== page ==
Farhana Yamin warns that in the confidential atmosphere of international negotiations, transgressions go unreported and unpunished
By Megan Darby from Climate Home News
Sexual harassment is going unreported and unpunished in the confidential atmosphere of UN climate negotiations, a veteran of the process warned on the eve of talks in Bonn.
In a deeply personal article for Climate Home News, lawyer Farhana Yamin shared her experiences and encouraged others to speak up. Yamin described two incidents from the 1990s that she had kept quiet for decades, even from her family.
One concerned a senior colleague demanding that she deliver briefing papers to his hotel room late at night. Despite qualms about her personal safety, she went to the hotel, but refused to enter his room. He then lost interest in the papers, she recalled, and ignored her for the rest of the negotiating session, leading her to fear for her job.
She said other women at UN climate negotiations had shared similar stories with her, in private.
Now aged 52, Yamin said she feels progress has been made on women’s empowerment. But she told Climate Home News she has informally advised young women to avoid certain men with a reputation for inappropriate behaviour, including some still active in the process.
At the upcoming talks, the UN is responsible for security within the Bula – negotiations – zone, while the German government has jurisdiction over the Bonn – civil society – zone and surrounding city.
Patricia Espinosa, executive secretary of the UN Framework Convention on Climate Change (UNFCCC), said: “Harassment of any kind and in any circumstances is unacceptable and we have zero tolerance for such acts in conferences and in our workplaces. I would urge anyone – woman or man – to speak up and speak out. They can be confident that UN climate change staff will listen, be supportive and assist in referring cases to the relevant authorities.”
A code of conduct issued by the German government states that “no participant shall harass or threaten any other participant”. Those who do not follow the rules may be kicked out of the conference.
The Fijian presidency of the talks said adopting a gender action plan, which aims to boost women’s participation in the UN climate process, was a key priority for the meeting.
“Any action or behaviour that runs counter to this goal, including sexual harassment, is totally unacceptable and we fully support the UNFCCC’s policy of zero tolerance,” said Fiji’s chief negotiator Nazhat Shameem Khan.
Following the wave of harassment and assault allegations against Hollywood mogul Harvey Weinstein, many victims of predatory sexual behaviour – mostly women – have been moved to share their stories. Twitter reported the hashtag #MeToo was used by 1.7 million people in 85 countries in the two weeks after allegations surfaced.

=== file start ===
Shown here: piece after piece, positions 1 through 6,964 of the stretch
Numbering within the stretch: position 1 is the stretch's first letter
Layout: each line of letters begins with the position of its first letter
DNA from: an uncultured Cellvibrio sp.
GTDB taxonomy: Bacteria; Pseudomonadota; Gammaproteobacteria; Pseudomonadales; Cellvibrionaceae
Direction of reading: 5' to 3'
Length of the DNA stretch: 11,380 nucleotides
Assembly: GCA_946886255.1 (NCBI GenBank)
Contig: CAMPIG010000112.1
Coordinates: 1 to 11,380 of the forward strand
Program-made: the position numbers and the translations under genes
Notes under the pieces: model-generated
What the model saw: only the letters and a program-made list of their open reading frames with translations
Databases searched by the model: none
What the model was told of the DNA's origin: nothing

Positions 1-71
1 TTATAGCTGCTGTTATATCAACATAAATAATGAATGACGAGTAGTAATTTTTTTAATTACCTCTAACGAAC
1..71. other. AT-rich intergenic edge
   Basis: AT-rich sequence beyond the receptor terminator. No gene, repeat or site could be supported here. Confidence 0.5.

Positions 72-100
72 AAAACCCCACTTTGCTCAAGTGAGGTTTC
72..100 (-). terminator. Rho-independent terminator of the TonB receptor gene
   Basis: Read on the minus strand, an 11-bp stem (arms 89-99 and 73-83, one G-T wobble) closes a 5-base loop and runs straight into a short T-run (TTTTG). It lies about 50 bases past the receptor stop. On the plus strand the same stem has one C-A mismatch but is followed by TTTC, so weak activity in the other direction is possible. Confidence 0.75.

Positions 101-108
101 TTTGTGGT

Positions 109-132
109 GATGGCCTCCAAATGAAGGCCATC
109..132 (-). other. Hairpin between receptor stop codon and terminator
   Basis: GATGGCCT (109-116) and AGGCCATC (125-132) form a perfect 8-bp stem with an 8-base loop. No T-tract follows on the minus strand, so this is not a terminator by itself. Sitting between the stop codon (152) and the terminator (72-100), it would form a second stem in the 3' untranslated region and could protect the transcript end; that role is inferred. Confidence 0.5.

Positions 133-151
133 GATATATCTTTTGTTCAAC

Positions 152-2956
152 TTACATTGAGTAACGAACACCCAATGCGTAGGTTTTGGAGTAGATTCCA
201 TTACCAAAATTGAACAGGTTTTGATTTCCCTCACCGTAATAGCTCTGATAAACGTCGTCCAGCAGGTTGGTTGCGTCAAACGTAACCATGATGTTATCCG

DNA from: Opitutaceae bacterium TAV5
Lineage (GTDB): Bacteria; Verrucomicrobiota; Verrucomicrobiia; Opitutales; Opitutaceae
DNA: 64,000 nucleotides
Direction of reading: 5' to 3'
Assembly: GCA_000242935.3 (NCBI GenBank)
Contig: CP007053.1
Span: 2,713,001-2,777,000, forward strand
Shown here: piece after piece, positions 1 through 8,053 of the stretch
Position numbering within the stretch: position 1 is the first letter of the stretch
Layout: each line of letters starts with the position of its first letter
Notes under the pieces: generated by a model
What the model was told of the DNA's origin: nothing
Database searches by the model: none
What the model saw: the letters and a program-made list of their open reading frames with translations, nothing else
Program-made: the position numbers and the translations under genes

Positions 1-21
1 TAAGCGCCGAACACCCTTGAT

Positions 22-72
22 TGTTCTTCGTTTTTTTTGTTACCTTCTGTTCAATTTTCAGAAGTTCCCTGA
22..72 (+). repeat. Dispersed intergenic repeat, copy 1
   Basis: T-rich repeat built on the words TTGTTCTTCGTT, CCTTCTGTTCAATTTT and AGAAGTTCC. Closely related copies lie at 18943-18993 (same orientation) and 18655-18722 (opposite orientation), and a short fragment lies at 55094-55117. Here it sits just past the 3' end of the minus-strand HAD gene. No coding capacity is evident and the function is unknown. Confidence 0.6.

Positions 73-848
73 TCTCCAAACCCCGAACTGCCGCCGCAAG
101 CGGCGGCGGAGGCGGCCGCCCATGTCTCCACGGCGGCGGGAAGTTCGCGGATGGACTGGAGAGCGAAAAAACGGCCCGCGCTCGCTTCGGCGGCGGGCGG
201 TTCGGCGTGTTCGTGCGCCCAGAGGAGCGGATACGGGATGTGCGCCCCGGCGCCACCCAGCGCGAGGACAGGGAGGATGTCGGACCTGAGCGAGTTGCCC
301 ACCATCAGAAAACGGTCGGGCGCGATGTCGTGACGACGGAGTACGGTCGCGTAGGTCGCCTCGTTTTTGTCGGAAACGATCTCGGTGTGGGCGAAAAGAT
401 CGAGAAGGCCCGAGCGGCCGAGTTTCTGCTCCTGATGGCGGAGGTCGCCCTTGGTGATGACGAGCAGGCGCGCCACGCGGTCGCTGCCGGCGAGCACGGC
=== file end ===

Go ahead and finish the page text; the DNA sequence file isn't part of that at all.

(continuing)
These accounts covered incidents ranging from sexualised comments to rape. A common theme was feeling unable to get redress for harmful behaviour because the perpetrator had more power.
“There is a compelling moment and a bigger realisation… of how these small individual acts can be really damaging to women’s reputation, their careers and their mental health,” Yamin told Climate Home News in an interview.
Yamin has been involved in the UN climate process since 1991, advising various national and NGO delegations including small island states, least developed countries and the EU. At the upcoming meeting, she will be on the Marshall Islands team.
From her long experience of the process, she observed power imbalances within and between delegations that can make some delegates vulnerable.
At the last round of talks in Marrakech, more women led national delegations than ever before, but men still retained 73% of those top jobs.
Rules within UN delegations prohibit members from speaking about what happens inside to those outside.
“That closeted atmosphere favoured the bullies,” Yamin wrote in Climate Home News. And if reporting harassment from a senior member of the same delegation might jeopardise the victim’s job – as a younger Yamin feared – making allegations against a member of a different delegation risks causing a diplomatic incident.
While she did not wish to name the perpetrators of harassment she experienced two decades ago, Yamin offered to support others in challenging the culture of silence.
“In my particular case, I feel some of those things were issues that were very painful, but I have reached some kind of closure,” she said. “There are other examples which are far more recent. The thing to do is establish a much safer route and a space for a discussion.”